If you want a divorce and your spouse doesn’t, it can be overwhelming to deal with negative emotions. Helplessness (What can I do now?), despair (I can’t live like this anymore.) and anger (They control everything, even this!) can make you miserable and unsure.
Before acting on these emotions, it’s important to find time to speak with them about your feelings.
If You Want a Divorce, It’s Time to Talk
This is ironic because your marital communications may be the worst they’ve ever been. Now that you want a divorce, you’re supposed to talk to each other?
Discussions often escalate into disagreements and then arguments. You may be playing the blame-game, which often focuses on something that happened years ago. If you have children, they may be laying on a guilt trip, convincing you that you’re a bad parent because you want a divorce.
Don’t Use Words as Weapons
When you’re afraid of change, you may pull out all the stops to protect yourself. When you want a divorce and your partner doesn’t, better communication can begin with you. You should focus on your partner’s uncertainties. Fears may include money, living alone, “losing the kids,” or any number of suspected changes a divorce may bring about.
When You Want a Divorce, Explore Your Options
Appoint a time and place where both of you will have no distractions. Create an agenda based on your fears and feelings. One of your rules should be to focus on “I” statements. At this meeting, discuss divorce options, including legal separation and collaborative divorce.
Legal Separation and Collaborative Divorce
What’s the difference between a legal separation and divorce? “The process for both is similar,” says family law attorney Michelle Ogborne. “Some couples choose to legally separate first when they want time to see if they can work on the marriage, while others are ready to move directly to divorce proceedings.”
If you want a divorce and you’re positive this will be your relationship’s ultimate outcome, should you still consider a legal separation?
- A legal separation confirms how financial and familial responsibilities will be divided. An informal “trial separation” can lead to on-the-fly decisions and even more disagreements than before.
- Insurance policies continue as before – usually – but check all insurance policies (especially health insurance) to see if a legal separation changes the coverage.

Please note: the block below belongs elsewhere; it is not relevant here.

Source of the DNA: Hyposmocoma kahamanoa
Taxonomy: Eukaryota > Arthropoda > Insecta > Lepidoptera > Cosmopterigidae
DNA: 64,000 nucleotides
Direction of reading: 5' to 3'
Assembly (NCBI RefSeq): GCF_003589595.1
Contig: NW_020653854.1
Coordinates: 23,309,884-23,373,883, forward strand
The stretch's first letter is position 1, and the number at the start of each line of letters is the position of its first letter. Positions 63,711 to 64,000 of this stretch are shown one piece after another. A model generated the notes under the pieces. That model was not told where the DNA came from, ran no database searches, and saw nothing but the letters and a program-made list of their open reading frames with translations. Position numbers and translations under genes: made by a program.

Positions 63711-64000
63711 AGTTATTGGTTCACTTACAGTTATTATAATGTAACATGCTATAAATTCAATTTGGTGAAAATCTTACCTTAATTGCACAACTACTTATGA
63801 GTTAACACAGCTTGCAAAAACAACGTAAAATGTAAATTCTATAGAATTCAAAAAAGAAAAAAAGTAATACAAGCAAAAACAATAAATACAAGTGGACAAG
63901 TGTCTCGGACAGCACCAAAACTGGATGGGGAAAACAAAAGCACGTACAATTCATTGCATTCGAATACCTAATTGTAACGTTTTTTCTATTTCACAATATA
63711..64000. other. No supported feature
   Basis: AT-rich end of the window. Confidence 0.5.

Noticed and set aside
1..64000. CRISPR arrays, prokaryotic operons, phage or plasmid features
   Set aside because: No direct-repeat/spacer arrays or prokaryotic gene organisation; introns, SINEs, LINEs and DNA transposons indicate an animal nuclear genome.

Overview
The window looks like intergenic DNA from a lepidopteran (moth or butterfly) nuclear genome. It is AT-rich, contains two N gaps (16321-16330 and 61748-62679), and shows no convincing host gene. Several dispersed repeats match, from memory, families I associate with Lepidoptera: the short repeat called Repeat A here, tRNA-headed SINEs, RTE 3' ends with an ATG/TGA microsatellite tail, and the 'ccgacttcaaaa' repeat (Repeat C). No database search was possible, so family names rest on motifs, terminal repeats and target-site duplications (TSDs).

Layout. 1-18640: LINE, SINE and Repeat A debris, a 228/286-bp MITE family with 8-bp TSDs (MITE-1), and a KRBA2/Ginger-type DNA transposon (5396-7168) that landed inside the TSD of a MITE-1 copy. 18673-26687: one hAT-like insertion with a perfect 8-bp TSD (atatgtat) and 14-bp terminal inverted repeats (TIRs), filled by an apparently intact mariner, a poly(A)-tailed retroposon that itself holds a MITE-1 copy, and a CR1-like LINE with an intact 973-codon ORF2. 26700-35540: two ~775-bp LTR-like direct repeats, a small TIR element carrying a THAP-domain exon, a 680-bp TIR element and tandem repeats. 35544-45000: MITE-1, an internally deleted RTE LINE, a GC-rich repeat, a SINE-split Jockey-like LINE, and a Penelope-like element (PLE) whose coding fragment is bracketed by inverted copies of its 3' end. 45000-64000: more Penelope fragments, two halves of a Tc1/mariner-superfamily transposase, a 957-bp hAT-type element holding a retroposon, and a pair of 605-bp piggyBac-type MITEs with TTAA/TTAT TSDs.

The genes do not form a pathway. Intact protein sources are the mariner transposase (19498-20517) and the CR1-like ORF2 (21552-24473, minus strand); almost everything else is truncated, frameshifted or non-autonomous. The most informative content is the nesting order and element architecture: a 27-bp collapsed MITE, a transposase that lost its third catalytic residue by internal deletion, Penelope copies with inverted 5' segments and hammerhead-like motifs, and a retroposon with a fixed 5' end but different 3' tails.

- Joint tax returns may be more cost-effective.
- Military benefits continue uninterrupted.
- Separation allows you time to be sure this is really what you want.
- Staying married may have other financial benefits and could include retirement/social security benefit advantages.
- The experience of living alone and sharing the kids can allay your spouse’s fears. Divorce then seems less terrifying than before.
- You will still be married in accordance with your church.
A legal separation is as binding as a divorce, so be careful. Your Arizona attorney can help you stay future-focused. You don’t want to commit to things you “think you can live with now” only to discover weeks or months later that you really can’t.
If you and your spouse aren’t on the same page about divorce, it could end up in litigation and be a huge ugly divorce. Talking about it can open up options for you to work together by using the collaborative process.
Not only will you learn communication skills that help when you want a divorce, but they can also have lifetime value. You’ll be able to re-capture the respect you had for your spouse and work toward mutual benefit. You’ll strive to understand your partner’s fears and explore ways to strengthen yourselves as individuals and as a family.
You Have Choices
When you want a divorce or separation in Arizona, meet with an experienced collaborative divorce attorney to discuss how to have this conversation with your spouse. Contact Ogborne Law, PLC to learn more.
Engaging with an attorney to protect your family is never an easy step. Whether you need to protect your family from the unthinkable or restructure your family through collaborative divorce, we’re here to help. When you’re ready to schedule a consultation with Michelle Ogborne, please visit the scheduling page to get started.